Sertoli cell–conditioned medium restores spermatogenesis in azoospermic mouse testis

  • Sakineh Panahi
  • Amin Karamian
  • Ensieh Sajadi
  • Abbas Aliaghaei
  • Hamid Nazarian
  • Shabnam Abdi
  • Samira Danyali
  • Shahrokh Paktinat
  • Mohammad-Amin AbdollahifarEmail author
  • Reza Mastery FarahaniEmail author
Regular Article


The current study evaluates potential applications of Sertoli cell (SC)–conditioned medium (CM) and explores the effects of the conditioned medium on the spermatogenesis process in azoospermic mice. For this study, 40 adult mice (28–30 g) were divided into 4 experimental groups: (1) control, (2) DMSO 2% (10 μl), (3) busulfan (40 mg/kg single dose) and (4) busulfan/CM (10 μl). SCs were isolated from 4-week-old mouse testes. After using anesthetics, 10 μl of CM was injected over 3–5 min into each testis and subsequently, sperm samples were collected from the tail of the epididymis. Afterward, the animals were euthanized and testis samples were taken for histopathology experiments and RNA extraction in order to examine the expression of c-kit, STRA8 and PCNA genes. The data showed that CM notably increased the total sperm count and the number of testicular cells, such as spermatogonia, primary spermatocytes, round spermatids, SCs and Leydig cells compared with the control, DMSO and busulfan groups. Furthermore, the results showed that expression of c-kit and STRA8 was significantly decreased in the busulfan and busulfan/SC groups at 8 weeks after the last injection (p < 0.001) but no significant difference was found for PCNA compared with the control and DMSO groups (p < 0.05). These findings suggest that the Sertoli cell–conditioned medium may be beneficial as a practical approach for therapeutic strategies in reproductive and regenerative medicine.


Sertoli cell–conditioned medium Spermatogenesis Azoospermia 



This article has been extracted from the thesis by Mrs. Sakineh Panahi.

Author contributions

MAA and SP designed this study and conducted the stereological study and provided the clinical data and sample. AK and ES carried out the animal model and immunohistochemistry. AA and HN performed the statistical analysis. SA and SD wrote and drafted the manuscript. SP carried out the real-time PCR. VE is responsible for the English language and grammar editing. RMF helped in writing the draft of the manuscript and helped in designing this study. All authors read and approved the final manuscript.

Funding information

This study was financially supported by the Research Vice Chancellor of Shahid Beheshti University of Medical Sciences, Tehran, Iran (Registration No. 1395.115).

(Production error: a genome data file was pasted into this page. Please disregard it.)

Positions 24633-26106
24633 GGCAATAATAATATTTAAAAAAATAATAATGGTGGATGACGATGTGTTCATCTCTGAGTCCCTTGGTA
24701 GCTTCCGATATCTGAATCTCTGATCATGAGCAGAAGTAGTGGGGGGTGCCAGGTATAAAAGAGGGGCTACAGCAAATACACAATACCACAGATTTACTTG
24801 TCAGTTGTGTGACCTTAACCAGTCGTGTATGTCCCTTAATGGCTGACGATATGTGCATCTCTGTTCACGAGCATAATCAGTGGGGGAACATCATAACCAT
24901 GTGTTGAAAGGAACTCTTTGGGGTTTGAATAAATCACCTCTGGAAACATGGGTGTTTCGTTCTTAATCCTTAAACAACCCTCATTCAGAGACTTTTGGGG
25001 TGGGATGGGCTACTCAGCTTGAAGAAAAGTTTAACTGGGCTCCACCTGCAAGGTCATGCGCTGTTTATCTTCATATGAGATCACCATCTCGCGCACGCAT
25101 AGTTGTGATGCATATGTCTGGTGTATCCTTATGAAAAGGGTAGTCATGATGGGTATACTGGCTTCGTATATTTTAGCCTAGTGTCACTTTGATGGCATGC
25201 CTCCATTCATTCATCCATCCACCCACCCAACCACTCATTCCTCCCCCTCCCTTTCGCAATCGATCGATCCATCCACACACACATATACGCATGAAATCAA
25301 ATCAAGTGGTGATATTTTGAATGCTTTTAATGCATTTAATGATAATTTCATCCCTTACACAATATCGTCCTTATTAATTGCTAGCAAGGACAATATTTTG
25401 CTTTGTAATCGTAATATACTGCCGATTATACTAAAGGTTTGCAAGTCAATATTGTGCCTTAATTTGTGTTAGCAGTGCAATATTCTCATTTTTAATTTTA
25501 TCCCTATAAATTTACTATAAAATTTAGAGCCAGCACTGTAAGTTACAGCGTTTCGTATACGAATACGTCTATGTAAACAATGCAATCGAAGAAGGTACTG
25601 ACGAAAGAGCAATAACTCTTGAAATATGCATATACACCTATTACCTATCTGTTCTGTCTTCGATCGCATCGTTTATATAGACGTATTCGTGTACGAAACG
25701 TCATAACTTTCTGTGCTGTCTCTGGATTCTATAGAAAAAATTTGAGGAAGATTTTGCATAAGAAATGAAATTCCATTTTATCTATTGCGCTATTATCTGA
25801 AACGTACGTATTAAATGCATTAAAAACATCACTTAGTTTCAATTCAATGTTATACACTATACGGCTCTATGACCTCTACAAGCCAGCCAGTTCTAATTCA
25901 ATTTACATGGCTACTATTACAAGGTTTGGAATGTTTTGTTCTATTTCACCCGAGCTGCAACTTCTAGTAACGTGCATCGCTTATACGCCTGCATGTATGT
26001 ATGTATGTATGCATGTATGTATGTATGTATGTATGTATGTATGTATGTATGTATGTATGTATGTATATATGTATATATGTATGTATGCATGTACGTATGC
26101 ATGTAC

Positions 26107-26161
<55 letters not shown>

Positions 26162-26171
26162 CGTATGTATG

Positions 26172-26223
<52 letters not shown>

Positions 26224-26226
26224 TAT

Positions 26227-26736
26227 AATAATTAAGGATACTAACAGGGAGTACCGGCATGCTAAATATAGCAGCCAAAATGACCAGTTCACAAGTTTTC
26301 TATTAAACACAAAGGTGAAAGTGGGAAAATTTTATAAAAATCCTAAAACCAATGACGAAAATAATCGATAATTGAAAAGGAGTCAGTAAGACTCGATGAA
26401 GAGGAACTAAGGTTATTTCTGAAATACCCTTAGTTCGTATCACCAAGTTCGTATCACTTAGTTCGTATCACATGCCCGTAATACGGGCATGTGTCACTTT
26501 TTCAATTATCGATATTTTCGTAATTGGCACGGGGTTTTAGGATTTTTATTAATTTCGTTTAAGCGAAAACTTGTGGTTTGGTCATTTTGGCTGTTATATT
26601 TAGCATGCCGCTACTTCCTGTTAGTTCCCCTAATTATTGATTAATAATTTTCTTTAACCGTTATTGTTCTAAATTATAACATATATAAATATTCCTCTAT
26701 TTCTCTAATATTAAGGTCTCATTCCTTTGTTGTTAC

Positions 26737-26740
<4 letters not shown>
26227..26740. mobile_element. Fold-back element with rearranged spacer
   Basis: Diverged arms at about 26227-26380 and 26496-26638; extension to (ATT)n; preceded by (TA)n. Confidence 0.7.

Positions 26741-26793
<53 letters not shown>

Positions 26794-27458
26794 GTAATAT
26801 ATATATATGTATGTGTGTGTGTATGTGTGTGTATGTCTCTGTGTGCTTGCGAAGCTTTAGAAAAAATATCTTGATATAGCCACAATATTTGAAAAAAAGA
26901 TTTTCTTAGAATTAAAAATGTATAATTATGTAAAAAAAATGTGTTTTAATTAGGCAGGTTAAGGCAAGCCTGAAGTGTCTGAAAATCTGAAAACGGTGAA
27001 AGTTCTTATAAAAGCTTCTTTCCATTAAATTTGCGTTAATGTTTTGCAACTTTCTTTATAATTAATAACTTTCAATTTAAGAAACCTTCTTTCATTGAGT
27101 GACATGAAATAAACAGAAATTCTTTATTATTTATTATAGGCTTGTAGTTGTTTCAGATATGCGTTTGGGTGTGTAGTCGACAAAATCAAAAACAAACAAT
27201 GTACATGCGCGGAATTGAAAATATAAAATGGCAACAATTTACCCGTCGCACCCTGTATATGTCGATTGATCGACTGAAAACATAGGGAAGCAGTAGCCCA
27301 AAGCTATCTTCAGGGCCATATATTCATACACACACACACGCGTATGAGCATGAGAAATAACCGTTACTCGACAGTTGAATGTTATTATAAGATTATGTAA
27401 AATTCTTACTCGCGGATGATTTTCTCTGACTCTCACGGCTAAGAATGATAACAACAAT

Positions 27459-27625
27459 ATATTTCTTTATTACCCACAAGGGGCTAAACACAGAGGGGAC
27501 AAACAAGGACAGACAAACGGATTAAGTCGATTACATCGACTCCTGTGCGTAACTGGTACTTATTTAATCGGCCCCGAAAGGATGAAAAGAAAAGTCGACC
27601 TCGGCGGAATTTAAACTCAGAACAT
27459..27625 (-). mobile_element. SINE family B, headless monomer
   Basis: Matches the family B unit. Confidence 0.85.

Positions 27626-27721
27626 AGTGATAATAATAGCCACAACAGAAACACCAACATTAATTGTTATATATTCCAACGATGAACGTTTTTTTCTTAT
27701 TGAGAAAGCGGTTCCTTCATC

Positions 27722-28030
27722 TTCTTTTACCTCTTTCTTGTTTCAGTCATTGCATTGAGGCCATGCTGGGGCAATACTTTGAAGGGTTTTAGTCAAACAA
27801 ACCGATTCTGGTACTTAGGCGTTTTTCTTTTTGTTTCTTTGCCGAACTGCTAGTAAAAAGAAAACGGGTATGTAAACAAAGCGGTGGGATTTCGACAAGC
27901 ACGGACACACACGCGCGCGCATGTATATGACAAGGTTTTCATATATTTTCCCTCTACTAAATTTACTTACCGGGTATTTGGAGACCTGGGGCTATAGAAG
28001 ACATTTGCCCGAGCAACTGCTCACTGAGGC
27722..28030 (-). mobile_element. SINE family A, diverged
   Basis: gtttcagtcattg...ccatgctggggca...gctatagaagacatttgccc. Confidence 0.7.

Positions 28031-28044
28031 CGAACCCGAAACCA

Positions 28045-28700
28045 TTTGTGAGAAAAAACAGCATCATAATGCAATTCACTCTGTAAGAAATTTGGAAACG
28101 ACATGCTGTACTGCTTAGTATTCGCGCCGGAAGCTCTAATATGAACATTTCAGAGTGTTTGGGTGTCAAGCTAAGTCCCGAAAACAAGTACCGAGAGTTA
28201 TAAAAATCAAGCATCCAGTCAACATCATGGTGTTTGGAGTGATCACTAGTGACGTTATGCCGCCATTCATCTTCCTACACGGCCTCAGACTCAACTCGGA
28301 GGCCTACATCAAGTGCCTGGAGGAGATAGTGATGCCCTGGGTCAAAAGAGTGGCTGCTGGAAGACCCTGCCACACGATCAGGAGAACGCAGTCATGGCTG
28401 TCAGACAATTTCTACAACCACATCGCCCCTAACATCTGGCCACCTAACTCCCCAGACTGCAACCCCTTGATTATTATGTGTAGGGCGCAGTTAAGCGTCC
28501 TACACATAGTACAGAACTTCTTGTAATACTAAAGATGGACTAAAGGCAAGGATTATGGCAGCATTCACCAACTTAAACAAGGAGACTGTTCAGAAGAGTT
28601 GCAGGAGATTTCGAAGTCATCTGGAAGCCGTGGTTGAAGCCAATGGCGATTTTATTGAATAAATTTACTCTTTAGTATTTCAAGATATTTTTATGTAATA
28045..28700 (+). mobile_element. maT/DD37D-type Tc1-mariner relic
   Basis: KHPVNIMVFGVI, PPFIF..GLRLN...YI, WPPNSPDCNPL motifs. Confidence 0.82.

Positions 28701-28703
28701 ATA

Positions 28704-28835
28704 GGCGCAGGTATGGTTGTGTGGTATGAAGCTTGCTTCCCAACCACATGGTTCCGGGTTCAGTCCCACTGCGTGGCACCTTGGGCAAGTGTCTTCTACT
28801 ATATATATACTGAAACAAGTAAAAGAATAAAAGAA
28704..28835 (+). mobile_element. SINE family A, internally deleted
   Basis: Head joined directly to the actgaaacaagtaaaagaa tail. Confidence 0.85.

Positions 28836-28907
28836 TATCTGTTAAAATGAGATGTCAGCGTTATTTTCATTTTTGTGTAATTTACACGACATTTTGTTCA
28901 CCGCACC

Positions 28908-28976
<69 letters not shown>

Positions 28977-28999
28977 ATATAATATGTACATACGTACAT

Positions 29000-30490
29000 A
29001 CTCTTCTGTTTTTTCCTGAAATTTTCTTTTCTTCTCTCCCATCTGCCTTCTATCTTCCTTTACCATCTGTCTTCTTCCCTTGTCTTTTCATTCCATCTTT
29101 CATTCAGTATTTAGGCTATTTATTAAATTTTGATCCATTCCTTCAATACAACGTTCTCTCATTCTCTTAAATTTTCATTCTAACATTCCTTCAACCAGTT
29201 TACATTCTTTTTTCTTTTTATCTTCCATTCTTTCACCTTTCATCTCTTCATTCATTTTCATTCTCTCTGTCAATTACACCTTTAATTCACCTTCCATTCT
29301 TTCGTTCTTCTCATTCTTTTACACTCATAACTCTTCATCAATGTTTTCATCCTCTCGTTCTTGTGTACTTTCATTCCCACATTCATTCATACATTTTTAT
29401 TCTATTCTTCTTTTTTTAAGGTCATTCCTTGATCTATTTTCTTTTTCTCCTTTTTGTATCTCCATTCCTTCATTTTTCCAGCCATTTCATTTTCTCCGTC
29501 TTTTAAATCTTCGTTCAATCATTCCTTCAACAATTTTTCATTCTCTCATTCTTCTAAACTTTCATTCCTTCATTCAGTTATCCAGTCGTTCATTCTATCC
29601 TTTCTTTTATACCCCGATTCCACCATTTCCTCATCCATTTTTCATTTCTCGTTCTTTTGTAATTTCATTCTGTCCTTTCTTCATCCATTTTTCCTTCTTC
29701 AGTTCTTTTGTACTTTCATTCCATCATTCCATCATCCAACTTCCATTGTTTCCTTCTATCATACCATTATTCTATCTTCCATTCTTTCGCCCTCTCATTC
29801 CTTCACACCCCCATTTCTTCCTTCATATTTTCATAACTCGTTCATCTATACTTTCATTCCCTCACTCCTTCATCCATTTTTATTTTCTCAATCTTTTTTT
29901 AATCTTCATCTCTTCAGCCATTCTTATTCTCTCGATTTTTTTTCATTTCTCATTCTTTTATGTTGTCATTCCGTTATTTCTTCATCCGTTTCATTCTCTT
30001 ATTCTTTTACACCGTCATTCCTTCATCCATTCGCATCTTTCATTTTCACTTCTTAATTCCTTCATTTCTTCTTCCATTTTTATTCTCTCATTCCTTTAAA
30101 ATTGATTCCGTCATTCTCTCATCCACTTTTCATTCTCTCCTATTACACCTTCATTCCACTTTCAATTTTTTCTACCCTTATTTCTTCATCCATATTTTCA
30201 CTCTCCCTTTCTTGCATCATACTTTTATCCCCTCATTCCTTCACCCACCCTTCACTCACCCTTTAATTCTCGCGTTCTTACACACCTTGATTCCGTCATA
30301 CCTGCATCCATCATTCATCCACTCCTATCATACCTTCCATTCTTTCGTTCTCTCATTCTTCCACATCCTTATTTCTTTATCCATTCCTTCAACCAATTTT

Compliance with ethical standards

Conflict of interest

The authors declare that they have no conflict of interest.

Ethical approval

The experimental protocol and all procedures performed in studies involving the use of animals were reviewed and approved by the Ethical Committee at Shahid Beheshti University of Medical Sciences (IR. SBMU. SM.REC.1396.184).


  1. Bellve A, Zheng W (1989) Growth factors as autocrine and paracrine modulators of male gonadal functions. J Reprod Fertil 85(2):771–793CrossRefGoogle Scholar
  2. Endo T, Romer KA, Anderson EL, Baltus AE, de Rooij DG, Page DC (2015) "Periodic retinoic acid–STRA8 signaling intersects with periodic germ-cell competencies to regulate spermatogenesis." Proc Natl Acad Sci: 201505683Google Scholar
  3. Ghaem Maghami R, Mirzapour T, Bayrami A (2018) Differentiation of mesenchymal stem cells to germ-like cells under induction of Sertoli cell-conditioned medium and retinoic acid. Andrologia 50(3):e12887CrossRefGoogle Scholar
  4. Grootenhuis A, Timmerman M, Hordijk P, de Jong F (1990) Inhibin in immature rat Sertoli cell conditioned medium: a 32 kDa αβ-B dimer. Mol Cell Endocrinol 70(1):109–116CrossRefGoogle Scholar
  5. Gundersen H, Bagger P, Bendtsen T, Evans S, Korbo L, Marcussen N, Møller A, Nielsen K, Nyengaard J, Pakkenberg B (1988a) The new stereological tools: disector, fractionator, nucleator and point sampled intercepts and their use in pathological research and diagnosis. Apmis 96(7–12):857–881CrossRefGoogle Scholar
  6. Gundersen H, BENDTSEN TF, KORBO L, MARCUSSEN N, Møller A, Nielsen K, Nyengaard J, Pakkenberg B, Sørensen FB, Vesterby A (1988b) Some new, simple and efficient stereological methods and their use in pathological research and diagnosis. Apmis 96(1–6):379–394CrossRefGoogle Scholar
  7. Hajian Monfared M, Akbari M, Solhjoo S, Tooli H, Omidi A, Aliakbari F, Ijaz S, Mokhtari T, Rastegar T (2017) Inductive role of sustentacular cells (Sertoli cells) conditioned medium on bone marrow derived mesenchymal stem cells. Int J Morphol 35(4):1597–1606CrossRefGoogle Scholar